John Spencer Dunville was awarded VC in WW1. On this day, 38 (Irish) Brigade has tough encounter near Lake Trasimene in WW2. John Thompson a 17-year-old Boy Sailor was the only fatality when an explosion occurred in the magazine of HMS Khartoum following an… Continue Reading “June 24 – Holywood officer awarded Victoria Cross. Roll of Honour”
The story of the Menin Gate Memorial, its origin and customs. The Belfast names on the Memorial. William Dunwoodie from Dungannon returned with NZ infantry in WW1. Two Belfast submariners are lost in HMS Fearless, and two Royal Inniskilling Fusiliers from Strabane and Derry… Continue Reading “June 23 – Menin Gate Memorial to Missing 54,000. Roll of Honour”
In 1915 at Festubert 265 Inniskillings died in a hard fought battle. Rolls of Honour today for 2nd Btn. Royal Inniskilling Fusiliers, and of men from Londonderry. In 1917 Campbell Kennedy from Lisburn was in Sulva Bay. A letter home and his parent’s newspaper… Continue Reading “May 16 – Roll of Honour, and Battle of Festubert”
Today’s Roll of 16 includes a young Derry officer who fell at Gallipoli in WW1 and a former Glentoran goalkeeper who won MM with Irish Guards in Tunisia in WW2. Photo of Somme Tower landscape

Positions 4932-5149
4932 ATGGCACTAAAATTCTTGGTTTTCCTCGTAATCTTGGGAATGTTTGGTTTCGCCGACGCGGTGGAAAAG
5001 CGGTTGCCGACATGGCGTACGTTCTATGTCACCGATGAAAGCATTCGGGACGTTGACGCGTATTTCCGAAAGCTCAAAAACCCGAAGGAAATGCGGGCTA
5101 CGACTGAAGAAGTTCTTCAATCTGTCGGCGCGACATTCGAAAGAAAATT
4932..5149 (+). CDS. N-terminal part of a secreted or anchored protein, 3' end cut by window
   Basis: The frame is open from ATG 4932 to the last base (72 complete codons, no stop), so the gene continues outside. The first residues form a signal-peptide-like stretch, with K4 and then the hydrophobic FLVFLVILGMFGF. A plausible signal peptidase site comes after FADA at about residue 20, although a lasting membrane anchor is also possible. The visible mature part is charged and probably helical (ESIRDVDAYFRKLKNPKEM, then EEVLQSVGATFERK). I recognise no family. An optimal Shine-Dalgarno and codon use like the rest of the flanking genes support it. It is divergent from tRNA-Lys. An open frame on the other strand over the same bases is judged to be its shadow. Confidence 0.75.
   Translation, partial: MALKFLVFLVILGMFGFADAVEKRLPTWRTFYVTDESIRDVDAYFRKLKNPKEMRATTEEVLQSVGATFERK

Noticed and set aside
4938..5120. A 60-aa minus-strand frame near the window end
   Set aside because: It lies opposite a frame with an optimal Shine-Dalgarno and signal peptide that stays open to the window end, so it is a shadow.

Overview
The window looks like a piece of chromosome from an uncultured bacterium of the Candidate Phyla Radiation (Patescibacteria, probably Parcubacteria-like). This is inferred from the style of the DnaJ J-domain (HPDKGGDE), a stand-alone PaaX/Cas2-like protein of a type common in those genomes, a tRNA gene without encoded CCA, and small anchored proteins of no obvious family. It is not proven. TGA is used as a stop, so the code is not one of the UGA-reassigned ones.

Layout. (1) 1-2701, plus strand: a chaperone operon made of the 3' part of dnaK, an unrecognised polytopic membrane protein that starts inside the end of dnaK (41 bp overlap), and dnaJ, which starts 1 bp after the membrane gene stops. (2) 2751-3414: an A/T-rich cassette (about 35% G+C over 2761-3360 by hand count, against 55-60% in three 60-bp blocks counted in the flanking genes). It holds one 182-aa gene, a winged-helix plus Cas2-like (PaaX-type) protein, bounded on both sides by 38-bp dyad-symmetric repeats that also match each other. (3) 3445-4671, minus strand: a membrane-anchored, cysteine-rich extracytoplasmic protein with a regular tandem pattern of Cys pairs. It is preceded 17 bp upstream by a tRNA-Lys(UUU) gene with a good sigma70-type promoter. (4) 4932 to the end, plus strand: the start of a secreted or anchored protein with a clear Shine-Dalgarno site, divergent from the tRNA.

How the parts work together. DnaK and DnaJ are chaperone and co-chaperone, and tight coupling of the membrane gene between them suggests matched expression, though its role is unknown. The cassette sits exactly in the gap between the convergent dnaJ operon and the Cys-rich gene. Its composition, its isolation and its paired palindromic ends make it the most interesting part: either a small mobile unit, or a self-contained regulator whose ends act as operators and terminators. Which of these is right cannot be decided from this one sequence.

The Roll today reflects the loss of HMS Pathfinder, the first RN warship to be sunk by a locomotive torpedo from a German U boat; the service given by two WW1 nurses who died in the course of their duty, and two members of… Continue Reading “September 5 – Roll of Honour”
Derryman’s interesting story from the Londonderry Sentinel, Saturday, August 27, 1932
The battle produced tiny gains for the Allies and heavy casualties. Twenty-seven men associated with the city of Londonderry, and its immediate environs, lost their lives on that terrible day.
A year after the Battle of the Somme, the 36th Ulster Division was a changed force. Whilst there was still a significant number of men from the north of Ireland, many had been wounded two or three times but when they returned to their… Continue Reading “August 16, 1917 – Messines worse than the Somme – a costly date for the Ulster and Irish Divisions”